March 15, 2010
The number of California residents applying to out-of-state universities increased significantly in the past year, and experts worry that the trend could have dire consequences for the state.
The San Jose Mercury Newsreports that university officials across the country are seeing record numbers of California residents applying for next fall's freshman class. Arizona State University, for example, reported a 24 percent increase in California applicants, while the University of Delaware saw a 36 percent increase.
Public policy experts warn that the trend could lead to a decline of college graduates in California. "It's a bad idea to have some your most talented high school graduates leaving the state to go to college elsewhere--because it is less likely that they'll come back to California once they leave," explained Hans Johnson of the Public Policy Institute of California, who was quoted by the Mercury News. "We need more college graduates to help build our economy."
Johnson explained that having so many students leave the state is "a sign that California is less desirable for people who are on a good path in life. And it is a reflection of the lack of educational opportunities here."
According to a recent article in the Los Angeles Times, the student exodus from California could very likely worsen. Currently, devastating state budget cuts are forcing the University of California and California State University to increase tuition and turn away applicants, causing students to scramble for alternatives. But a new report says that by 2019, California colleges and universities will need to serve an expected 387,000 more undergraduates.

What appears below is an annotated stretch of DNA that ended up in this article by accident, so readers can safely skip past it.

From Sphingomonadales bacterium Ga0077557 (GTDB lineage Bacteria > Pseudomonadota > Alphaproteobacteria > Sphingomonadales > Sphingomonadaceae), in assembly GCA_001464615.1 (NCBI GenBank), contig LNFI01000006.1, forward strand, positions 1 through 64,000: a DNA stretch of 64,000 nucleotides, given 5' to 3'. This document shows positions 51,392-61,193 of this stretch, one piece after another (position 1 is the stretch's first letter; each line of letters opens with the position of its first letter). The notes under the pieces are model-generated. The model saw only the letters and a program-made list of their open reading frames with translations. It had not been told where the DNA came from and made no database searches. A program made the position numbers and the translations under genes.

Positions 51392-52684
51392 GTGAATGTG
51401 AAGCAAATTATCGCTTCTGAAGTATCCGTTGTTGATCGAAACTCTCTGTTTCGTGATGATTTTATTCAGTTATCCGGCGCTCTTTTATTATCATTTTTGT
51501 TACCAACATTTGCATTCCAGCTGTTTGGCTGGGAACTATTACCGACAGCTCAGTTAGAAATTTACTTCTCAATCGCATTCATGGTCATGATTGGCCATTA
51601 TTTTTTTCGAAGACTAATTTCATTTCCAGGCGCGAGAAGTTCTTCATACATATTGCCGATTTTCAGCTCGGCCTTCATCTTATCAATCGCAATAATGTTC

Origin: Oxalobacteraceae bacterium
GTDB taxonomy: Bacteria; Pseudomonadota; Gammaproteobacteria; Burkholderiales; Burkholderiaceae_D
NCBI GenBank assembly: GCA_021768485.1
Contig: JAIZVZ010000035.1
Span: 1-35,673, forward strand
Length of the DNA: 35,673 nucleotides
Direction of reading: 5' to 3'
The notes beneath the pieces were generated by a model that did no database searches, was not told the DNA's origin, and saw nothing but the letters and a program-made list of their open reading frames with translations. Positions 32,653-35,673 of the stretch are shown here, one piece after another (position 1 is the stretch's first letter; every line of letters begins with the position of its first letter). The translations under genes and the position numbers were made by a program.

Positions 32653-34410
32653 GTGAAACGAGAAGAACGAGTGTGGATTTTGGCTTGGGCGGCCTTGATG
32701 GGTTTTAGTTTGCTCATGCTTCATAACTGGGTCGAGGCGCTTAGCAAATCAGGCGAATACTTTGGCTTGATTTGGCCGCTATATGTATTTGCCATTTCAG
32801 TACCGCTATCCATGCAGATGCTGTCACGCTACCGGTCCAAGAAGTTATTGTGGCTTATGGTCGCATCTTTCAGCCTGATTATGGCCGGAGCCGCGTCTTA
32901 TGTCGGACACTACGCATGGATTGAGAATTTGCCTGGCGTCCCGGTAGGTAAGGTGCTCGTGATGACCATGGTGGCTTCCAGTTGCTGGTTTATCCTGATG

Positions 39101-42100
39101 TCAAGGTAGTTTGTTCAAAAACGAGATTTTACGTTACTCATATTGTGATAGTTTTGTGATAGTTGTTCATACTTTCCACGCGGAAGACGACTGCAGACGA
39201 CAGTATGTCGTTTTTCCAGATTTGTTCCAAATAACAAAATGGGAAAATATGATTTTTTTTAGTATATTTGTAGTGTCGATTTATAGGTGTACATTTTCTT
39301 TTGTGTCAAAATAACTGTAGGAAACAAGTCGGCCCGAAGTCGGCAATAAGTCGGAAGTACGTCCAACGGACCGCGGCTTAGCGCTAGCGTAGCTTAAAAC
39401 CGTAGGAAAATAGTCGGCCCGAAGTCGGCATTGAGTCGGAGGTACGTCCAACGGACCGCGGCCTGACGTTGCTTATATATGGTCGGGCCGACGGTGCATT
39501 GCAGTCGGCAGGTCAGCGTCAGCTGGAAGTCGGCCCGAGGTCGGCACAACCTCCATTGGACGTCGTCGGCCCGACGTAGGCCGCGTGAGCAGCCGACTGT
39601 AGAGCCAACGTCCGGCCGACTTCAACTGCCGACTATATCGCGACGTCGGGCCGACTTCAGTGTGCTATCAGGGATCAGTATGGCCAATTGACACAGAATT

The report, released by the California Postsecondary Education Commission and titled "Ready or Not, Here They Come," predicts dire consequences for the future: If the state does not fully fund enrollment for the state college systems at 2008-9 levels, as many as 277,000 students could be turned away next year.
"Unless the state makes appropriate investments in student access, college-going and degree attainment," said Stacy Wilson, a senior researcher for the commission who was quoted in the LA Times, "the next generation of young adults will be less educated than previous generations and this lower level of educational attainment will have a draconian effect on the health and welfare of California."
The report points out that according to a 2005 report by the UC Berkeley Survey Research Center, the state receives a net return of $3 for every dollar it invests in higher education. "That is one of the major messages that we are trying to demonstrate," said Wilson in the LA Times, who explained that the return can be seen in higher incomes and increased tax revenues. "The return on investment is going to be huge."
Compiled by Yaffa Klugerman